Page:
Prof. Raymo believes that Olmsted surely had a greater influence on how Americans think about the natural world than any other person. Boston’s Emerald Necklace is his work, and many other of our favorite public spaces in the Boston area are works of his disciples. Not wilderness. Not urban sprawl. Something artful and natural all at once. Environments that nourish the human spirit.” During his program on Sunday afternoon, March 27th at Cary Hall (note this is NOT at the Library), Prof. Raymo is sure to have more to say about the lessons of nature and the gifts of Frederick Law Olmsted.

Another local author who has shared his ruminations and research about some walks he has taken is Massachusetts Audubon Society editor John Hanson Mitchell. He fully engages readers in The Paradise of All These Parts: A Natural History of Boston (Beacon Press, 2008) about the series of exploratory walks around the old Shawmut Peninsula. In Walking Towards Walden: A Pilgrimage in Search of Place (Perseus, 1995), Mitchell evokes Thoreau with a jaunt entwining history and ecology. Raymo says, “I have long been a reader and admirer of Mitchell. He has a wonderful sense of the layers of a place, from the geologic to the human contemporary. I’ve been enlightened by his books and writings.

Noted author Dava Sobel wrote the foreword to The Path, at the request of George Gibson, Raymo’s publisher at Walker & Company. Raymo acknowledges that he is extremely grateful that she complied. Sobel and Raymo have never met, but she too has taken a familiar walk for more than twenty years. She feels an easy camaraderie with Raymo and knows he will understand when she says that something positive, even restorative happens to me out there on her walk along familiar wet lands. Though not a nature writer, but rather a science news writer, Sobel now authors non-fiction books with a scientific bent that share a complexity with those of Mitchell and Raymo.

Of her work, Dr. Raymo says, She’s a marvelous writer. I especially enjoyed The Planets. (Viking, 2005) Given his years of teaching astronomy, Raymo would obviously enjoy a book such as this that explores the solar system, using popular culture and current research. Her book titled Longitude: The True Story of a Lone Genius Who Solved the Greatest Scientific Problem of His Time (Penguin, 1996) is another that traces the scientific path of discovery and problem solving with a true story of a man once lost to history.

Wildlife artist and naturalist Clare Walker Leslie participated in the Cary Library series when she discussed her book Keeping a Nature Journal: Discover a Whole New Way of Seeing the World Around You, (Storey Publishing, 2000) earlier in March. She and Raymo are friends and he praises her efforts encouraging children and adults to draw from nature. He explains that drawing from nature helps develop powers of observation and reinforce[s] curiosity about the natural world. These are the attitudes that lead to scientific exploration and the awareness of nature’s organic wholeness.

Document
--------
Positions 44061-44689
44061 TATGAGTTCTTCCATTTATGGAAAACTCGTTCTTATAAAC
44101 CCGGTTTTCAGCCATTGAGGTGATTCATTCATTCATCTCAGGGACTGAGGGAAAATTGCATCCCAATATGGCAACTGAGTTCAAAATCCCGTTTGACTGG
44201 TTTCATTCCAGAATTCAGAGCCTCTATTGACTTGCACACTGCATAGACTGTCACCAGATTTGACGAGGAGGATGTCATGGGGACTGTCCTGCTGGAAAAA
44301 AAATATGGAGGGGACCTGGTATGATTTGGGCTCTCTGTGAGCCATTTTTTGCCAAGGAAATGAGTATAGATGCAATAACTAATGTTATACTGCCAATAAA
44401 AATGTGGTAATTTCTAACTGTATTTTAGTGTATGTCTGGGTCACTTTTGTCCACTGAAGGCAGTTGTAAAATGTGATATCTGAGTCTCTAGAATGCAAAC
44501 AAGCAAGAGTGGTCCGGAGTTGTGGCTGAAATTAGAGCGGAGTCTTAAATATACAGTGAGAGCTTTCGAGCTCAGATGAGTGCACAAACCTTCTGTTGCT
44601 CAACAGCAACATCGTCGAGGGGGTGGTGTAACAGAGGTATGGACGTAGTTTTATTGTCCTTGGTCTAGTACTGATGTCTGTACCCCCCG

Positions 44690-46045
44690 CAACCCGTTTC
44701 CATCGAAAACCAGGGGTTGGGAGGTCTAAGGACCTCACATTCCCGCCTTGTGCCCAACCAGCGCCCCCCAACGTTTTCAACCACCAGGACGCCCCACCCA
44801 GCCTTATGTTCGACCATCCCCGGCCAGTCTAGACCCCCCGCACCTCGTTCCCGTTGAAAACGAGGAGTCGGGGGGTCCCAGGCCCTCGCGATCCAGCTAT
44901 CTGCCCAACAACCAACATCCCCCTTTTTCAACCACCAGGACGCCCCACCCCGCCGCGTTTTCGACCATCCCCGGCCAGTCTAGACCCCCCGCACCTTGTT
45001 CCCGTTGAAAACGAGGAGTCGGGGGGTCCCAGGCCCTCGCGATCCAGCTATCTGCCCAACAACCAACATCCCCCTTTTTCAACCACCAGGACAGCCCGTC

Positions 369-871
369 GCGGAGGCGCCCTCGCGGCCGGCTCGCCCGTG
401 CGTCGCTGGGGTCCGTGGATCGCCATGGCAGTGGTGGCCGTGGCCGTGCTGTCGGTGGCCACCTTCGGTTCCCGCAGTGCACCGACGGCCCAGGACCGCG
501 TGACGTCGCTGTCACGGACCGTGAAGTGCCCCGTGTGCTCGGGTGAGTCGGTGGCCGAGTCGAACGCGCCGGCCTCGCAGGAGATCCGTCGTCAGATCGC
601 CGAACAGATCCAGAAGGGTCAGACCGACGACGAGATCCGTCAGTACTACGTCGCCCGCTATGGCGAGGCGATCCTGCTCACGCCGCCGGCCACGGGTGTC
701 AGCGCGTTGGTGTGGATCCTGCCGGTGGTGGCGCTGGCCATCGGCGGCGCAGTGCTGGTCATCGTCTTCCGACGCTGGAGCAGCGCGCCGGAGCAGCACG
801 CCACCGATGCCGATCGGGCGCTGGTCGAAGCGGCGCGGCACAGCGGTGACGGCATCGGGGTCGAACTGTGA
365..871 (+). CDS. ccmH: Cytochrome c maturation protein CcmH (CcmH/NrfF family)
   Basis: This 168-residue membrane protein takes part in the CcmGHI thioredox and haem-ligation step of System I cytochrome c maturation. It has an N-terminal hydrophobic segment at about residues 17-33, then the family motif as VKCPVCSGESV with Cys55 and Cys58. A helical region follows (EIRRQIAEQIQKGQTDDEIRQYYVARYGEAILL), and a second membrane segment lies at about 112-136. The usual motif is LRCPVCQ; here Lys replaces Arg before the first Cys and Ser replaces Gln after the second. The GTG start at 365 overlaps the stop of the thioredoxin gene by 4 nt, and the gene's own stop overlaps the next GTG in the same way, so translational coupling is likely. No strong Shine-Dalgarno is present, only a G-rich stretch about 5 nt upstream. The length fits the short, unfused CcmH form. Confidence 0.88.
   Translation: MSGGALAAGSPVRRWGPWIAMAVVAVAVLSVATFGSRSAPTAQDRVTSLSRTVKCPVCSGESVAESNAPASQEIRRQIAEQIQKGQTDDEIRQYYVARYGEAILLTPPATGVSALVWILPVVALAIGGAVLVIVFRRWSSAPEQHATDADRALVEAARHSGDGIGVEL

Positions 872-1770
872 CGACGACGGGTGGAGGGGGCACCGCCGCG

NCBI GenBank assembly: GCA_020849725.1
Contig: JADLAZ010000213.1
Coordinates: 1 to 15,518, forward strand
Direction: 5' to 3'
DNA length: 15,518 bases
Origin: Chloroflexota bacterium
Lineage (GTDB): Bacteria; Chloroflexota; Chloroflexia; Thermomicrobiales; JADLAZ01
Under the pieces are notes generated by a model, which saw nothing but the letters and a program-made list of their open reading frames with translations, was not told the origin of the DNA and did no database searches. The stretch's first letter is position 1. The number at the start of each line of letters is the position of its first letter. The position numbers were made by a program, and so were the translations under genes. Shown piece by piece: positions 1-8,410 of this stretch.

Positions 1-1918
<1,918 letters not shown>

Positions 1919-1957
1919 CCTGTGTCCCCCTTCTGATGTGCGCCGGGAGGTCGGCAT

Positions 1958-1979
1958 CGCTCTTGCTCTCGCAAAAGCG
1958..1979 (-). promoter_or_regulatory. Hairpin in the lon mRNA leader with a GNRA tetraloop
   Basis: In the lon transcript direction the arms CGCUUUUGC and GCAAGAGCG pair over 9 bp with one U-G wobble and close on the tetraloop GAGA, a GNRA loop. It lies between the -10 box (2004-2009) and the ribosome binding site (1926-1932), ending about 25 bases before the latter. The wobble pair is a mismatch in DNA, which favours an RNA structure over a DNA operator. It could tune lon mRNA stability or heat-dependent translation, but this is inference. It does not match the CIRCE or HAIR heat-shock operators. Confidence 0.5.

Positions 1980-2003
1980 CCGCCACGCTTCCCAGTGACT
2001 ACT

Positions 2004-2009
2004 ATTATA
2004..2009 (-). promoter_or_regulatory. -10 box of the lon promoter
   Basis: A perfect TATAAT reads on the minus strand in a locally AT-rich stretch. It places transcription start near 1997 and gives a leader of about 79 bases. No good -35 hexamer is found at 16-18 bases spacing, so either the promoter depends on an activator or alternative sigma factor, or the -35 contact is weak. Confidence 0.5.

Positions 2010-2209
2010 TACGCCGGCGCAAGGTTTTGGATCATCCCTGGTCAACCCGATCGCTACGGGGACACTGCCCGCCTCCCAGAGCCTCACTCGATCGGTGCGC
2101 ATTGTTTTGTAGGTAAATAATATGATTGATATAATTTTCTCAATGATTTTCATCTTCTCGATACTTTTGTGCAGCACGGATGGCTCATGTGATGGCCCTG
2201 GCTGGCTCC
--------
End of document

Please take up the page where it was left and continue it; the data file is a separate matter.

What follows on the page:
With all this, it becomes obvious why Chet Raymo is an ideal author for sharing Let Nature Be Our Teacher lessons. His science capabilities are matched by his deep affection and respect for the history of Easton, his hometown. He shares with Lexingtonians a love of local history and Massachusetts people whose lives affected our nation. Comparing Easton and Lexington, he says, Both towns are icons of American history, Lexington of the Revolutionary period, Easton of early industrialization. I believe a few Eastoners were there taking pot shots at the Redcoats on the Lexington road.

The lessons of nature are well worth our study. As The Path shows us, minute lived attentively can contain a millennium; an adequate step can span the planet.

Visit Science Musings by Chet Raymo for a complete and annotated list of his sixteen books at


Judy Buswick is the author of Slate of Hand: Stone for Fine Art and Folk Art (Trafford Publishing, 2007) and is working on a memoir of Massachusetts quilter Sally Palmer Field. Contact her at

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New Fund Honors Lexington Writer & Educator

William Tapply

By S. Levi Doran  |Â

The William G. Tapply Memorial Fund Will Support Sophomore Writing Program

Friends of a longtime Lexingtonian are merging with supporters of a high school writing program, to fund an important piece of the sophomore English curriculum.

Bill Tapply spent his childhood here, and graduated from the High School in 1958. He later became well-known for his mystery novels, and published thirty during his lifetime – in addition to at least ten nonfiction books which mostly deal with fly fishing. And within Lexington, he was also admired for his abilities in the classroom – as a teacher. He returned to town for a quarter-century as an English and social studies teacher, and house master, before moving on to Emerson College, Clark University, and a home in Hancock, N.H.

Tapply died of leukemia in July of 2009, and almost immediately, his high school classmates began thinking of how they could honor him within the town. The LHS Class of 1958 is closely knit, and Tapply was a prominent member. There were much smaller classes then, with about 200 seniors graduating in ’58. [Read more…]